The team still needs final approval from the city, which can enforce limitations. If an agreement is reached in the coming days between MLB and the MLBPA and spring training were to start before approval from the city, the Mariners could start spring training in Arizona with a quick transition back to Seattle.


Given that the Mariners will bring back at least 50 players with the coaching staff, the medical staff and other necessary people, they would have to work in multiple shifts for a spring training. With Pierce County moving into Phase 2, the additional use of Cheney Stadium in Tacoma could also be an option.

Under the Mariners’ Return to the Ballpark plan, only staff required to do work inside T-Mobile Park would return. The remainder of the employees would continue to work remotely for now.

— Ryan Divish


Garth Lagerwey, the Sounders’ general manager and president of soccer, already upgraded the club to a Phase 1.5 of training with approval Thursday. The Starfire Sports field the club uses in Tukwila is bracketed into a grid so players can social-distance during drills, a ball being the only equipment permitted to pass between them.

Major League Soccer protocol also states no player is permitted to interchange between small groups during a session. Coaches are required to wear masks on the sideline, and everyone must have their temperature checked, frequently use hand sanitizer and is required to stay home if ill.

Inslee’s plan for reopening aligns with MLS’s lifting of its full-training moratorium this week. The Sounders will take that step once King County is approved for Phase 2.

The league is expected to announce next week the final details regarding its return-to-play tournament, slated to kick off as early as July 9 at Disney’s ESPN Wide World of Sports Complex in Florida.


— Jayda Evans

Washington athletics

Friday’s announcement specifically states that it excludes “school-connected or administered team sports.”

So what does it really mean for the University of Washington? Not a whole lot.

Still, there is continued optimism that a segment of Husky student-athletes — including football players — will return to campus by the middle of the month. The Pac-12 is allowing its member schools to resume voluntary workouts on campuses June 15. In an interview with John Clayton on 710 ESPN radio on Friday, UW athletic director Jen Cohen said, “We’re targeting that time to start to bring the students that need access the most to our training facility (back to Seattle).”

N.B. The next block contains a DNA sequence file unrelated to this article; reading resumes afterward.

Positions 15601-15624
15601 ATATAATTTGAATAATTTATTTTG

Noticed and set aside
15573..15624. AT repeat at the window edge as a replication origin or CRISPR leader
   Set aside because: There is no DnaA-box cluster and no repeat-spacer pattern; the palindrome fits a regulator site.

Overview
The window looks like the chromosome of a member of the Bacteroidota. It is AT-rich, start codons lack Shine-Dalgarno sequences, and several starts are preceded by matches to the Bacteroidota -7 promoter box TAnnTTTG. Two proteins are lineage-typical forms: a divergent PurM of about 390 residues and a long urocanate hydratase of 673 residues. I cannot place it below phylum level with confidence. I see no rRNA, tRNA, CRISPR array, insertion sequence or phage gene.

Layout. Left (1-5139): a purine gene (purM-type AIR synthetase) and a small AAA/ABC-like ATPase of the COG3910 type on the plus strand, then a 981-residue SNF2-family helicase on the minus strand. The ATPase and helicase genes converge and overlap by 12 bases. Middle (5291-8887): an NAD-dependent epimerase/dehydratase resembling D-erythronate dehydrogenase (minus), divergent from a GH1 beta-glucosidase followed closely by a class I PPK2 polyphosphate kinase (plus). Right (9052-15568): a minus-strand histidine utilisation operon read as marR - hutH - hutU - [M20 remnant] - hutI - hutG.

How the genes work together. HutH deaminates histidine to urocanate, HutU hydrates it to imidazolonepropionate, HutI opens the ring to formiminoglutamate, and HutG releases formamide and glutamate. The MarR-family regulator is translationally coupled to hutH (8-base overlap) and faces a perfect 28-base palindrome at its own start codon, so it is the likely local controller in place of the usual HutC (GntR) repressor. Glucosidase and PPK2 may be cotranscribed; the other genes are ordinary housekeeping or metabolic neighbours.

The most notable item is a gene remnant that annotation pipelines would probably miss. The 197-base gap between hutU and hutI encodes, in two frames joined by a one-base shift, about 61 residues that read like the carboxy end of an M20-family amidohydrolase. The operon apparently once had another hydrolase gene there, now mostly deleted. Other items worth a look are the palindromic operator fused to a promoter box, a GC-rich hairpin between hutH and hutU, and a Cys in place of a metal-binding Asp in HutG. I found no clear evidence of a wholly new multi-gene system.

Cohen added that “it’s one of those things where our students really have to make this decision (on whether to return to campus) with their families for themselves. We feel like our facilities and the protocols we have in place are more protective of our student-athletes maybe than some of the circumstances that they might be in right now.”

The Pac-12 has reportedly required all its student-athletes, upon arriving on campus, to undergo COVID-19 tests as well as antibody testing. Weekly COVID-19 tests also would follow. Cohen emphasized that athletes would participate exclusively in “small, outdoor, dedicated workouts” and that there will be a “slow dial” for how students are brought back to campus — rather than mass arrivals.

The end goal, of course, is to safely play full-scheduled seasons in the fall.


“At this point there isn’t anything out there that’s telling us that we aren’t going to be able to have a full football season or a full fall sports season,” Cohen said.

— Mike Vorel


The WNBA submitted a return-to-play proposal that mirrors its NBA counterparts and would also be played in Florida, sources told ESPN and The Washington Post. The Storm declined to comment.

While details of a potential return are still unclear, under Inslee’s plan, players would be allowed to practice in some capacity.